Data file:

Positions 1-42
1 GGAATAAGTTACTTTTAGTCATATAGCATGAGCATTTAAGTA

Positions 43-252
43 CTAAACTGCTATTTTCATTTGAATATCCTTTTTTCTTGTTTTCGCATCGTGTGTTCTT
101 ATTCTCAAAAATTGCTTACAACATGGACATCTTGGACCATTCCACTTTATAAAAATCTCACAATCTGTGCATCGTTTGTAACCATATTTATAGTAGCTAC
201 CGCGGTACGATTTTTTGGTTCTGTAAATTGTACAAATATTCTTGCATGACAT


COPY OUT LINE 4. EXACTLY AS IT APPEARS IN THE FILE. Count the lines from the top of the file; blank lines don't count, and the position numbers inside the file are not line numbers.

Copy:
43 CTAAACTGCTATTTTCATTTGAATATCCTTTTTTCTTGTTTTCGCATCGTGTGTTCTT